Updated Microsoft's PowerShell feature “Just Enough Administration” (JEA) is, apparently, “way too much administration” according to researcher Matt Weeks.
In this write-up of JEA, root9B and Metasploit module developer Weeks says JEA profiles aren't much of a barrier, since people with JEA profiles can escalate themselves to sysadmin status. Cutting to the conclusion:
“Every JEA profile I had found Microsoft has published can be bypassed to obtain complete system administrative rights, most of them immediately, reliably, and without requiring any special configuration.”
The idea with JEA is to provide granular administrative profile management – a good thing, if only it worked out that way.
By way of demonstration, Weeks provides a variety of examples in which capabilities in JEA are exploitable.
The Add-Computer “cmdlet”, used to add a computer to a domain or change its domain, and which Weeks says is “a reliable vector to break the JEA security barrier, and escalate privileges to complete unrestricted system control”.
His attack doesn't use any hacks-or-cracks stuff: it ends with the new computer pulling group policy from an attacker-controlled Domain Controller providing group policy settings.
Result? Success: the victim machine “will pull group policy settings from your new server, enabling you via a group policy configuration to change any setting, drop the firewall, execute any command as system via startup scripts or scheduled tasks, or directly log in as the domain admin. You have broken the 'security barrier' and have full unrestricted administrative control over the system.”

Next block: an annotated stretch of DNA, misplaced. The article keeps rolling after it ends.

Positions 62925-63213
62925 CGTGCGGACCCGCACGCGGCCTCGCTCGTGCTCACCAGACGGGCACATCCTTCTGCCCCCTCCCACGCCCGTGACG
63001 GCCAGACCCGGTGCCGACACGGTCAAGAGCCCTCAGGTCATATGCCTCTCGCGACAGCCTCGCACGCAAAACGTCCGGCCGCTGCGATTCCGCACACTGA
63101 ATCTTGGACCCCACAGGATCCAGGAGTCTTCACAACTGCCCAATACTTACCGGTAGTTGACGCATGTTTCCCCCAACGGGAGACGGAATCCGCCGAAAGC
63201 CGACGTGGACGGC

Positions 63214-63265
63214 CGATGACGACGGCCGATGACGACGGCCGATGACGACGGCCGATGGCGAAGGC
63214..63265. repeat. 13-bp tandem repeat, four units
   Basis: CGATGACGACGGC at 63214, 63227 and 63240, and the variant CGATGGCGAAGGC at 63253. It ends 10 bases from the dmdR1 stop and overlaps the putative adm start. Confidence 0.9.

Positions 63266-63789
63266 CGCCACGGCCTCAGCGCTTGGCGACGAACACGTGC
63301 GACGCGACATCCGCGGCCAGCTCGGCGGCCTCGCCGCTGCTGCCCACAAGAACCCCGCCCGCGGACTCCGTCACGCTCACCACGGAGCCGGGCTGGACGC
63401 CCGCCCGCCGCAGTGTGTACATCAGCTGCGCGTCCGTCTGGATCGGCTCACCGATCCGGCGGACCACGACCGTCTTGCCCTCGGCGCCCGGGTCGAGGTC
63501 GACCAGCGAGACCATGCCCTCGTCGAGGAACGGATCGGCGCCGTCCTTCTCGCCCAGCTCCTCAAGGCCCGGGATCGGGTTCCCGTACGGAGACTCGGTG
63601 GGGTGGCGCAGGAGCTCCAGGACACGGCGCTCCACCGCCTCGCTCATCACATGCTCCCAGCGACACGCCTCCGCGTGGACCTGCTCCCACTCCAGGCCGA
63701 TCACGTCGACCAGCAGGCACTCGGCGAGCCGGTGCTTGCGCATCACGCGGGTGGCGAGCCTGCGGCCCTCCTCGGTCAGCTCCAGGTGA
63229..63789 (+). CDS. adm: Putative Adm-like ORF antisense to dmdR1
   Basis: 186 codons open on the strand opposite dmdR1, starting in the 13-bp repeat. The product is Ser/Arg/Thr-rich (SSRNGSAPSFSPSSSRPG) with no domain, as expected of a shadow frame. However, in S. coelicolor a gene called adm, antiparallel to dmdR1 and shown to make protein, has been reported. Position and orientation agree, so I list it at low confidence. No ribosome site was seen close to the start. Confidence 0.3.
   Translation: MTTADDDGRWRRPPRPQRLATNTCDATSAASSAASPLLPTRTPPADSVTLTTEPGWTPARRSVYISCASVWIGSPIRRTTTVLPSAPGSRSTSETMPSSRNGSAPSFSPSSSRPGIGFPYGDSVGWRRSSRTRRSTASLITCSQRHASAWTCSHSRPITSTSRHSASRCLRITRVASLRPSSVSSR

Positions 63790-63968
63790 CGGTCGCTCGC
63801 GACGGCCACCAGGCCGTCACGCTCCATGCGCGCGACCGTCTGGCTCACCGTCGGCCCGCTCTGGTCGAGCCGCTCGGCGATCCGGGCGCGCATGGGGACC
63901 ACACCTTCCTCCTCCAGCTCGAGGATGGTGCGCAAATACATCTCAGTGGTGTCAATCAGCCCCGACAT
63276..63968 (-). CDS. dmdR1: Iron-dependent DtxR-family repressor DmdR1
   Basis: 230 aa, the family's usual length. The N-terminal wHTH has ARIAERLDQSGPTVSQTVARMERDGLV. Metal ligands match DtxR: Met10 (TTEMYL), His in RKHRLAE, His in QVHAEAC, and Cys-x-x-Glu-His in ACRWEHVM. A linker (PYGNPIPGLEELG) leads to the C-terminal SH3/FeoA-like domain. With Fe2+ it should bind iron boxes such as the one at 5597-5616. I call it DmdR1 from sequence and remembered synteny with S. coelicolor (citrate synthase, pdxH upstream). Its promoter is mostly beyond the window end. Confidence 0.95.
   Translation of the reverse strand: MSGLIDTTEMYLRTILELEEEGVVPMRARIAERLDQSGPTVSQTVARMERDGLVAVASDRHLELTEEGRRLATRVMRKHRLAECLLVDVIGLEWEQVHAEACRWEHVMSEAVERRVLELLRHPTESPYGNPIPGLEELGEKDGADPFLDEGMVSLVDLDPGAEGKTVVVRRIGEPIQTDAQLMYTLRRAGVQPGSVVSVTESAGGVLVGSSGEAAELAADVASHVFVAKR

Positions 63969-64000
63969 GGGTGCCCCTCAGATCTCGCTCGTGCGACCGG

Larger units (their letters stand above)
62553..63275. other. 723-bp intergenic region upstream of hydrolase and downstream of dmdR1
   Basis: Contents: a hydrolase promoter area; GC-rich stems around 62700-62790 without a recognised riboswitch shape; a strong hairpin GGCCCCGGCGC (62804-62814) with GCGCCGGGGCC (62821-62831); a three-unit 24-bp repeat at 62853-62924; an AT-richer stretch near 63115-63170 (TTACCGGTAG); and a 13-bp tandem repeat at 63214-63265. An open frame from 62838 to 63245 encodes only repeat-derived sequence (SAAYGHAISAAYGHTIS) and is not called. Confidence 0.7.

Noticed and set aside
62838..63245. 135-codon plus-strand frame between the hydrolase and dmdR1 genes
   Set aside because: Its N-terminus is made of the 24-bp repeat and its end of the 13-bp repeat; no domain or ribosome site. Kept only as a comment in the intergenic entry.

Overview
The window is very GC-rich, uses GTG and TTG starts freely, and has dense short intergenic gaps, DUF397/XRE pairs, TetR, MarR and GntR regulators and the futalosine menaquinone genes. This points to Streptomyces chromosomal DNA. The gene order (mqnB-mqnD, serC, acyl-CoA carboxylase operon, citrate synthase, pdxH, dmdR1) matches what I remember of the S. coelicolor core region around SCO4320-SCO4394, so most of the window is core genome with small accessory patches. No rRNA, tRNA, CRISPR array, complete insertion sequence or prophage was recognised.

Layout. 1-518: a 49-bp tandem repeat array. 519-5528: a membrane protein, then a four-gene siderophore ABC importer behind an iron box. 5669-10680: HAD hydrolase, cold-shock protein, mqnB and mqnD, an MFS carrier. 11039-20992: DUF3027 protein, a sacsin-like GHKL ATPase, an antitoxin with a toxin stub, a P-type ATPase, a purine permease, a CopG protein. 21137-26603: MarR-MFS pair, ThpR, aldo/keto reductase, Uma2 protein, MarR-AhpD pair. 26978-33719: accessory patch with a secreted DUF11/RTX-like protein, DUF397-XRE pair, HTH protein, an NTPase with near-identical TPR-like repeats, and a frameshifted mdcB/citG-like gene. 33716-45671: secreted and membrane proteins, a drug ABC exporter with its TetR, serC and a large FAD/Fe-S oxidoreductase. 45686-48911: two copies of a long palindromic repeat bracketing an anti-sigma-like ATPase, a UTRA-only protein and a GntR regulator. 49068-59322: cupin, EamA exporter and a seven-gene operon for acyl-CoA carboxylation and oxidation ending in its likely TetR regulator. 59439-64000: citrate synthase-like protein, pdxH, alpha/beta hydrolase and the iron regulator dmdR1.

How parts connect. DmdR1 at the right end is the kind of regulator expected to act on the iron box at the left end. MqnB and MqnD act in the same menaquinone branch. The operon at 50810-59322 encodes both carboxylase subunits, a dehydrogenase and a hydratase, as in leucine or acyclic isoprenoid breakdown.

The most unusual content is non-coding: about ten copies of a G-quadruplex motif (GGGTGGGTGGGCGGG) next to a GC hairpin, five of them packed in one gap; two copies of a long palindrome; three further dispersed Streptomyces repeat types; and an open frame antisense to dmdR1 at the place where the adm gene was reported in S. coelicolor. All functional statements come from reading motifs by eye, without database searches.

There are slips in the Microsoft-provided JEA General Profile, so an attacker can launch the New-Service cmdlet (any command is launched with SYSTEM rights); Get-WinEvent and Get-EventLog, while giving admins access to event logs also are “a critical vulnerability”, by revealing admin account passwords.
There are also vulnerabilities in the JEA Web server admin profiles, he claims.
Weeks says Microsoft has promised to update its JEA documentation, making it clear that people with JEA profiles should be managed as closely as anybody else with administrative access.
Weeks' previous work includes creating a Metasploit module that attacked the favourite software of “your computer has been hacked” phone scammers. ®
Update: Matt Weeks has contacted The Register to make a couple of points.
First, he noted: "It's worth mentioning that JEA can be a real security barrier, it's just difficult to do so securely in a useful way, since common admin cmdlets tend to have all kinds of hidden implications. I did not break every JEA role capability, just the provided examples."
He also asked us to note that "what I was calling JEA profiles are properly called JEA role capabilities", which we're more than happy to do. ®